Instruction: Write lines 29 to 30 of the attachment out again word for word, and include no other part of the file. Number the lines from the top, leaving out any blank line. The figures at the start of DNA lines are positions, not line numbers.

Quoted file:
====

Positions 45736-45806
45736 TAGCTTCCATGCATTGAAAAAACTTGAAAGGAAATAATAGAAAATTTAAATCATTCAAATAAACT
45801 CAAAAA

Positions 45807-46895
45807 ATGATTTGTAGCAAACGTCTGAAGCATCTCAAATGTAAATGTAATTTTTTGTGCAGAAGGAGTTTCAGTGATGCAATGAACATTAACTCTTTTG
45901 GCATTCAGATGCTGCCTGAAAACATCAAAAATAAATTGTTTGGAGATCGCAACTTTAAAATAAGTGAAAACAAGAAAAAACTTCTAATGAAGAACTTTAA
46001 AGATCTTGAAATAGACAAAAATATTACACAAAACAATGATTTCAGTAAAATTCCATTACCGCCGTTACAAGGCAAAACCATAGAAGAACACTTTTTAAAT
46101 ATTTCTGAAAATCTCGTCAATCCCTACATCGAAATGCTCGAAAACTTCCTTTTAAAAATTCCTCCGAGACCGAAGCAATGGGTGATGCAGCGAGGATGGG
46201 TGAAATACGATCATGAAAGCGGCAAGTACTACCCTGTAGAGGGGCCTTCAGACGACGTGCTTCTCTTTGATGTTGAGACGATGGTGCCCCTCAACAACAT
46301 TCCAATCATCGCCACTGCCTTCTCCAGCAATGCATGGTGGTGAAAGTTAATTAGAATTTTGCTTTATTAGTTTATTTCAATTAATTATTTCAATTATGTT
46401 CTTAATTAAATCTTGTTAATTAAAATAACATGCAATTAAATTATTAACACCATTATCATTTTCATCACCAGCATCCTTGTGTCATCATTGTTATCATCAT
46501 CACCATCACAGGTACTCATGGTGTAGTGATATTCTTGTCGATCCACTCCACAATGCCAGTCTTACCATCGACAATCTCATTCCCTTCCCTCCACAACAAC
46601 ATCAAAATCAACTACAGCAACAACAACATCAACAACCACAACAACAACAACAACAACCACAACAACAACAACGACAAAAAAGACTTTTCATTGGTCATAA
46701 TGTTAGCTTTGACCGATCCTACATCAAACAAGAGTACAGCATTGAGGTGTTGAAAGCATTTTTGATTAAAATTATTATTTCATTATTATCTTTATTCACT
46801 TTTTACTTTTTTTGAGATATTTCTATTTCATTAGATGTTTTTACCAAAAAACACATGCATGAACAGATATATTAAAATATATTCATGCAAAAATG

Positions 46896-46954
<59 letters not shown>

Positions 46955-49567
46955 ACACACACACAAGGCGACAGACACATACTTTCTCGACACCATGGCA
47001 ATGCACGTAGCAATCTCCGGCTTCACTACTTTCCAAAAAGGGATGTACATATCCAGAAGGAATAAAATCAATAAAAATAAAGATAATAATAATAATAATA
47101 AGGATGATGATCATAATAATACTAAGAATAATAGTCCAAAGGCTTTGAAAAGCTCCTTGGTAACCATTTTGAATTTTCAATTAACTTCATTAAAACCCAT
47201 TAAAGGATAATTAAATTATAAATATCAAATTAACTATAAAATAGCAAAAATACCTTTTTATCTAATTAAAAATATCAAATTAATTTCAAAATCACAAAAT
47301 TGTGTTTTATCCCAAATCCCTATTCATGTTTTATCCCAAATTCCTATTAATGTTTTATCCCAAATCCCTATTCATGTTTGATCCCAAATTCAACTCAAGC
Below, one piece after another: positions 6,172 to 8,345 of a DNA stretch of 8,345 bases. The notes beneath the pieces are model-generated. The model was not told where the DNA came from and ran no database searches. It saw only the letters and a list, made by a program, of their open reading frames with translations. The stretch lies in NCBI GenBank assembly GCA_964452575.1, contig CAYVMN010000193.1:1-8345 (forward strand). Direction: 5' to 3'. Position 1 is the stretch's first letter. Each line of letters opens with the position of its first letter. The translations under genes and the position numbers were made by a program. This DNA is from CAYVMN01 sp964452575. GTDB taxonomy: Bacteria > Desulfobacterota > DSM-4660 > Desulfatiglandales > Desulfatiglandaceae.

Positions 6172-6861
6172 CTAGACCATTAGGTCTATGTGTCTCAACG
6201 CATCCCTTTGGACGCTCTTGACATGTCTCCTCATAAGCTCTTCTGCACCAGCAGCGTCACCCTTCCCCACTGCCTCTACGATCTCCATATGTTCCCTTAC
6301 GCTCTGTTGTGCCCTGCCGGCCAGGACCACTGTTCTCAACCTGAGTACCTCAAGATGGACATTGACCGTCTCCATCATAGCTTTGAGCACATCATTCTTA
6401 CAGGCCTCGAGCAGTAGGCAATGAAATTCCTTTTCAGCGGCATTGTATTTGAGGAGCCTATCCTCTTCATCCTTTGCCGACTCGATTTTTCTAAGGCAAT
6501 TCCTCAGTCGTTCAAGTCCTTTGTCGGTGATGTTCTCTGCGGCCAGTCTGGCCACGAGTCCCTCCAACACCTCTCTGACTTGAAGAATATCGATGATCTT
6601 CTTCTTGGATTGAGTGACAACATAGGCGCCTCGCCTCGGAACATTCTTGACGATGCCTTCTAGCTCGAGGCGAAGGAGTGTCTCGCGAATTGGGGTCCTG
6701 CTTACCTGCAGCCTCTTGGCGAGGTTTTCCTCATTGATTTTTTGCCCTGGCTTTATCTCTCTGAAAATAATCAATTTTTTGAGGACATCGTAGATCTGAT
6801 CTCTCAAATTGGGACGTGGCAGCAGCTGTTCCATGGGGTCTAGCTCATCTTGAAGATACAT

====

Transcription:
6401 CAGGCCTCGAGCAGTAGGCAATGAAATTCCTTTTCAGCGGCATTGTATTTGAGGAGCCTATCCTCTTCATCCTTTGCCGACTCGATTTTTCTAAGGCAAT
6501 TCCTCAGTCGTTCAAGTCCTTTGTCGGTGATGTTCTCTGCGGCCAGTCTGGCCACGAGTCCCTCCAACACCTCTCTGACTTGAAGAATATCGATGATCTT